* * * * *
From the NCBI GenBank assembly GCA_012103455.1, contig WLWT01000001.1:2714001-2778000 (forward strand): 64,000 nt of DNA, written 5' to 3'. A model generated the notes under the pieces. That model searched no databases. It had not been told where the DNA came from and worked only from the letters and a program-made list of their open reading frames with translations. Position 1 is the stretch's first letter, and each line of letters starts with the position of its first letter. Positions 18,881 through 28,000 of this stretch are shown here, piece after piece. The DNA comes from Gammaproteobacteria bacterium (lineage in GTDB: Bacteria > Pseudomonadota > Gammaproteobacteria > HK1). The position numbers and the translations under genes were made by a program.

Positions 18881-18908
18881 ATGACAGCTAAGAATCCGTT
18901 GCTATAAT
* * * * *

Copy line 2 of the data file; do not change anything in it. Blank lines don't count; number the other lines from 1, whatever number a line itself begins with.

Positions 18881-18908